It’s no surprise that Google Maps is the most popular mobile app, used by 54% of the global smartphone population last month, according to a recent survey by GlobalWebIndex. However, the mobile apps for YouTube and Google+ were used by 35% and 30% of smartphone users respectively, which means that Google owns three of the four most widely used apps on smartphones.
Nearly one-fifth of Google’s revenues will come from mobile search
Major players in the US digital ad market are shifting more of their revenues to mobile, as consumers in the US spend more time than ever with portable connected devices.
Search is the largest single format when it comes to mobile ad spending, and search giant Google is already garnering nearly one-fifth of its total US ad revenues from mobile search, eMarketer estimates. This year, 19.1% of Google’s ad revenues will come from mobile search, up from 12.3% last year and rising to nearly 31% by 2015.
While search drives much of Google’s mobile monetization, on the display side YouTube is a major reason more mobile dollars are going to Google. Google has moved display dollars to mobile at a similar pace as for search, though display makes up less of Google’s overall ad revenues. This year, eMarketer projects, 3.8% of Google’s net US ad revenues will come from mobile display, vs. 13.8% coming from desktop display ads. By 2015, the mix will be 9.4% mobile display and 16.6% desktop display, more than doubling mobile display’s share of total ad revenues while still growing display dollars on the desktop.
Facebook is the No. 2 online video property, but doesn’t hold a candle to YouTube’s dominance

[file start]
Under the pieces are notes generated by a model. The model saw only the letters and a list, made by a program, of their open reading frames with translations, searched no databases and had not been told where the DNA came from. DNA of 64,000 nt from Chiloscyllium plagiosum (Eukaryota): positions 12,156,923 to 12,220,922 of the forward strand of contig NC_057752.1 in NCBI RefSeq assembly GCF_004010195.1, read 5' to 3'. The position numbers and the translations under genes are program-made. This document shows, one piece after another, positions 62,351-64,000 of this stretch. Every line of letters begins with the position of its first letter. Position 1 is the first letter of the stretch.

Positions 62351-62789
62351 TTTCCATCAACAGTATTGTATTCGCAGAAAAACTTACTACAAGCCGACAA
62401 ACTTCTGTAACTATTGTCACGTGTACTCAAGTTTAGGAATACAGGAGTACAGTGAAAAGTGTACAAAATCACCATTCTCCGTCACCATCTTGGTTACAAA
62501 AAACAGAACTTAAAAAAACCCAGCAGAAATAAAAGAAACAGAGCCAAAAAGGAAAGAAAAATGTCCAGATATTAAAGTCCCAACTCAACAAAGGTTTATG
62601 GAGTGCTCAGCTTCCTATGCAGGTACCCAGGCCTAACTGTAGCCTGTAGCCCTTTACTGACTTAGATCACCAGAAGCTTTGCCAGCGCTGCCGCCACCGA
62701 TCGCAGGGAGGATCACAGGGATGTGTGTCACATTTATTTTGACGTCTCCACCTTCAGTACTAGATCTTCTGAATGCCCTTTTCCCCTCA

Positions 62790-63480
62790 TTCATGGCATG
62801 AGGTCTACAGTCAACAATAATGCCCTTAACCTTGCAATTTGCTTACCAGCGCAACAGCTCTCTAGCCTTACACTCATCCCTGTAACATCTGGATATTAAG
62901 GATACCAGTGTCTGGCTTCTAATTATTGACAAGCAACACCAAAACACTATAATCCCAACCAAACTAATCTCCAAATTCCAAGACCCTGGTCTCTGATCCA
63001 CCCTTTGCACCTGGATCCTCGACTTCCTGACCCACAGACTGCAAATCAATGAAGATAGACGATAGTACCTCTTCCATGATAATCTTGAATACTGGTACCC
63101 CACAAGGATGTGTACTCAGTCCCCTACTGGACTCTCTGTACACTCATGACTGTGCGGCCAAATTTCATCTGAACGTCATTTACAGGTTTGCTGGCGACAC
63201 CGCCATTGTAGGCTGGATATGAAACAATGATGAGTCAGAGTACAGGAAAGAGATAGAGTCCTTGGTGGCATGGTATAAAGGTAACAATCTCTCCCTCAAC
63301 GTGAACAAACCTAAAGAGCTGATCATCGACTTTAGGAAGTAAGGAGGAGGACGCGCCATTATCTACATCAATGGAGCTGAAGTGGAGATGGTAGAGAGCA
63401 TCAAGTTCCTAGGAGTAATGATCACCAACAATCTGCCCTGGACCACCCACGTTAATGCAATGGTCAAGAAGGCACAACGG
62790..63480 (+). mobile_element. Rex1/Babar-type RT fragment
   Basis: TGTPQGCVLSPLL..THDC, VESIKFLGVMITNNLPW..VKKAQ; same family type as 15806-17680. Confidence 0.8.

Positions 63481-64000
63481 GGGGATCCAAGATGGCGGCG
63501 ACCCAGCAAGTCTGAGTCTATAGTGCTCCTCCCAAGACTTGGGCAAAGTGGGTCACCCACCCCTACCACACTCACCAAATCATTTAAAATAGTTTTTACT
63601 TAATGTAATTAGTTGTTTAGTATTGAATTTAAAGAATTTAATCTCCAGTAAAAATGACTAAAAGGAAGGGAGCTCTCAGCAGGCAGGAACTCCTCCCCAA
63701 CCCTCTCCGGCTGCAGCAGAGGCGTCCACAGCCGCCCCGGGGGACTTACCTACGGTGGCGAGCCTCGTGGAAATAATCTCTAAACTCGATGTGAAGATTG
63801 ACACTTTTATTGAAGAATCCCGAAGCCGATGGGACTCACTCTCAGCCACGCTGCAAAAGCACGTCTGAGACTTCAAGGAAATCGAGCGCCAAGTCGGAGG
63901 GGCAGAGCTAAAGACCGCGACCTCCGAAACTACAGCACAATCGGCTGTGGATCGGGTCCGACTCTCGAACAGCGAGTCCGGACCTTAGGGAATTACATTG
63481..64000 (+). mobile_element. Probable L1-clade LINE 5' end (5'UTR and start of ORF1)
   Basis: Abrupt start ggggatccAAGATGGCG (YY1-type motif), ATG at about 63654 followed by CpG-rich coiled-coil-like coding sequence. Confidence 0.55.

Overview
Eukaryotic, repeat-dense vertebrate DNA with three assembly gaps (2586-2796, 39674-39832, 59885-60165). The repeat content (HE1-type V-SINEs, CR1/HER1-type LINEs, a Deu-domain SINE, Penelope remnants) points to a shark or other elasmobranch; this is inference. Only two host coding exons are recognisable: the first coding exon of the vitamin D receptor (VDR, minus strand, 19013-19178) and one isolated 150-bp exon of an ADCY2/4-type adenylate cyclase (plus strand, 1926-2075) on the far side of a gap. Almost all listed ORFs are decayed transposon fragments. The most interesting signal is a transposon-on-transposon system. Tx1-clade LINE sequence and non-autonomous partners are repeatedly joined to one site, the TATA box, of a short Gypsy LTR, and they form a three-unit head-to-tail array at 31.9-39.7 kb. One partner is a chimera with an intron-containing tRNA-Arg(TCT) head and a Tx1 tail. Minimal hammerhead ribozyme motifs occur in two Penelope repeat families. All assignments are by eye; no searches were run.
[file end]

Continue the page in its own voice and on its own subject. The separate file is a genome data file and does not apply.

When most users think of digital video, they most commonly think of YouTube. And it’s no coincidence, given the dominance of the video platform, that visits to YouTube trump those of any other video platform.
A study by AYTM Market Research examines just how popular YouTube is as a platform—and to what degree users consume YouTube content. The study showed that the vast majority of US internet users (about 60%) visited YouTube at least once a week in March 2013. Out of that percentage, 22% visited YouTube every day, and nearly 30% visited YouTube a few times per week.
Perhaps most striking are the low percentages of internet users who rarely or never visit YouTube. Only 14% of internet users surveyed reported “rarely” visiting the platform, and only 9% never did so.
To put YouTube’s popularity into perspective, AYTM also looked at the frequency of internet users watching videos on sites other than YouTube. Thirty-seven percent said they rarely watched on a site other than YouTube—11% said they never did.